While it is true that most people do not like to contemplate their own passing, it is something they must do if they want to ensure their estate is in order and will be properly administered – particularly if significant assets are involved.
For most, there are several components to a good estate plan, which can vary greatly depending on a person’s circumstances. For instance, while a well-executed will may be sufficient planning for some, others may require the creation of trusts to help avoid oppressive estate taxes. Indeed, some of the largest California estates may face an estate tax rate of 40 percent – although proper estate planning has the potential to help even the biggest of these estates.
History of estate tax in California and increase of exemption in 2014
Even though it has actually been several years since any estate taxes have been collected in California at the state level, the federal government may still get its piece of the pie when it comes to high-valued California estates. Essentially, the federal estate tax only applies to estates that are larger than the current estate tax exemption limit – meaning those valued under the exemption limit are free from the estate tax.
However, the amount of the federal estate tax exemption has experienced several ups and downs over the years. For example, while the Economic Growth and Tax Relief Reconciliation Act of 2001 called for a yearly increase in the federal estate tax exemption – with the eventual phase-out after several years – by 2011, federal lawmakers created a new estate tax exemption limit of $5 million, which was tied to inflation. Interestingly, however, this particular exemption was scheduled to revert to a mere $1 million if no further action was taken by the end of 2012.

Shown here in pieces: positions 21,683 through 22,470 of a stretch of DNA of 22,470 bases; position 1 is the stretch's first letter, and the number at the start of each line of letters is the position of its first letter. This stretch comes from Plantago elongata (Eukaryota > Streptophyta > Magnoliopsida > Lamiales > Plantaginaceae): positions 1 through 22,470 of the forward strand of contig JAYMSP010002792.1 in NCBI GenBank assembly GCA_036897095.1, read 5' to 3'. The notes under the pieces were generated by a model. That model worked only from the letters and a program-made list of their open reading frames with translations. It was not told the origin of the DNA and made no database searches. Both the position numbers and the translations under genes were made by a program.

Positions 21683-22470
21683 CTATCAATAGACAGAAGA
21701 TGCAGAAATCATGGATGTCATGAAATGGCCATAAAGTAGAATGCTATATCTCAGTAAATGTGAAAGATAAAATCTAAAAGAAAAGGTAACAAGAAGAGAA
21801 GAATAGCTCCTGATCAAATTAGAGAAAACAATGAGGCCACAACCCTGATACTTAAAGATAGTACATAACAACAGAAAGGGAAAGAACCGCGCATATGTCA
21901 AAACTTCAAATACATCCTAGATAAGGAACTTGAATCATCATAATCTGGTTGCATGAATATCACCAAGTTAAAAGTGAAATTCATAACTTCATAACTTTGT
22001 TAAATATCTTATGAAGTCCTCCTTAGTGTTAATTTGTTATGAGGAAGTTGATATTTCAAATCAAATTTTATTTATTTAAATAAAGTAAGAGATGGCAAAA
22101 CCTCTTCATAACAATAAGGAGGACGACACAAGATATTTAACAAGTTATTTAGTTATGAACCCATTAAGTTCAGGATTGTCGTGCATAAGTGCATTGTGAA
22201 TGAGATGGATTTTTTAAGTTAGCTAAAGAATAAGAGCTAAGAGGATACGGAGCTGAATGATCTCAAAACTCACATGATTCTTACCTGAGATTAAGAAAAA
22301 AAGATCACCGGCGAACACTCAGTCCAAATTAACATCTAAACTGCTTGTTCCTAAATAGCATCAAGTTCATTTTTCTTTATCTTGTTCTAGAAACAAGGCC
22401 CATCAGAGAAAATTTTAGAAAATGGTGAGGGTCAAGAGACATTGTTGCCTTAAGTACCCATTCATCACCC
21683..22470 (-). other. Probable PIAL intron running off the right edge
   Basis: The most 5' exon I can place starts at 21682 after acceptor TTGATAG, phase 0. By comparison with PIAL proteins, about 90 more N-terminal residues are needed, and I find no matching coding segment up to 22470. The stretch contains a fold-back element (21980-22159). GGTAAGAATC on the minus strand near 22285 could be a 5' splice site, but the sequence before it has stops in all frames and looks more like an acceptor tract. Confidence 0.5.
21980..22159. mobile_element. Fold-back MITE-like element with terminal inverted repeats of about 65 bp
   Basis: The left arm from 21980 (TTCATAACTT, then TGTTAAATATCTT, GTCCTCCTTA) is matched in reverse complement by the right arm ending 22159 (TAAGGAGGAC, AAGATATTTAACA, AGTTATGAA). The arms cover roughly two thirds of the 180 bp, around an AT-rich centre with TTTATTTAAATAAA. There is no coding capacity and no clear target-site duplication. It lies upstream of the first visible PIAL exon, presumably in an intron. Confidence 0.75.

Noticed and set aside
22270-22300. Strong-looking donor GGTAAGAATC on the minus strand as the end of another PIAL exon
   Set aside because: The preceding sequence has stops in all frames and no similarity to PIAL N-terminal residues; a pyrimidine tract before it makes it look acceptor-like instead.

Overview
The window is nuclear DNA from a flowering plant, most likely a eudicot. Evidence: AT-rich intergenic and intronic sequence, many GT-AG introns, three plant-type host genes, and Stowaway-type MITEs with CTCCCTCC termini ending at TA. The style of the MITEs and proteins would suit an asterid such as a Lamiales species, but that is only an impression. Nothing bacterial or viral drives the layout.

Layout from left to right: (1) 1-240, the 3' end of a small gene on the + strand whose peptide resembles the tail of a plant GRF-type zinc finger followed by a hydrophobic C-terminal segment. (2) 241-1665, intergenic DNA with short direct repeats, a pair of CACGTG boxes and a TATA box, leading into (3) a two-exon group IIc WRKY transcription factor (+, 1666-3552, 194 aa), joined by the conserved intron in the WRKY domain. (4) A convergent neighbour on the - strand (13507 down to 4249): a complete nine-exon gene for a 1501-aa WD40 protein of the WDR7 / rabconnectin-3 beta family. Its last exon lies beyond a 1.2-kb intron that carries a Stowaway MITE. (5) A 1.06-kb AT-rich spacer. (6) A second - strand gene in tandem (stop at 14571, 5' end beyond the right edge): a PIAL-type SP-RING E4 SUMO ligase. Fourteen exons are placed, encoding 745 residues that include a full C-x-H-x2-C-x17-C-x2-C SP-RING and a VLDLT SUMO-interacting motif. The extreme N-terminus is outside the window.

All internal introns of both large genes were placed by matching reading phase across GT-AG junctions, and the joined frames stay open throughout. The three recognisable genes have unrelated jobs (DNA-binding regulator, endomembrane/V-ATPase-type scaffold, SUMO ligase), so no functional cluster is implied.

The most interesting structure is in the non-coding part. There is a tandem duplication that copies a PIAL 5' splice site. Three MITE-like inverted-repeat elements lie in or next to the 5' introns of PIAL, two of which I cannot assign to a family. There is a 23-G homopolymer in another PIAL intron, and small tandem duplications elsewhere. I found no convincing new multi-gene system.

Thankfully, for taxpayers, the American Taxpayer Relief Act (ATRA) was passed in early 2013, which established an estate tax exemption amount significantly higher than $1 million, and was also tied to inflation. Currently, in 2014, the federal estate tax exemption limit sits at $5.34 million – with estates smaller than this being safe from estate taxes. However, the ATRA was not all good news for taxpayers as it also increased the tax rate on non-exempted estates from 35 percent to 40 percent.
Establishing trusts may be able to help with estate taxes
It is important to note that various tools do exist in California that can help even large estates prevent potentially burdensome estate taxes. For example, several types oftax savings trusts not only can help families avoid probate but also lower an estate’s value to the point that estate taxes are minimized or avoided altogether.
In the end, every situation is different, not to mention that estate law may be subject to change at a moment’s notice. Accordingly, if you are currently contemplating the creation of an estate plan and believe estate taxes may come into play, it is often best to seek the counsel of an experienced attorney. A skilled attorney can help explain confusing laws and advise as to your rights and options given your situation.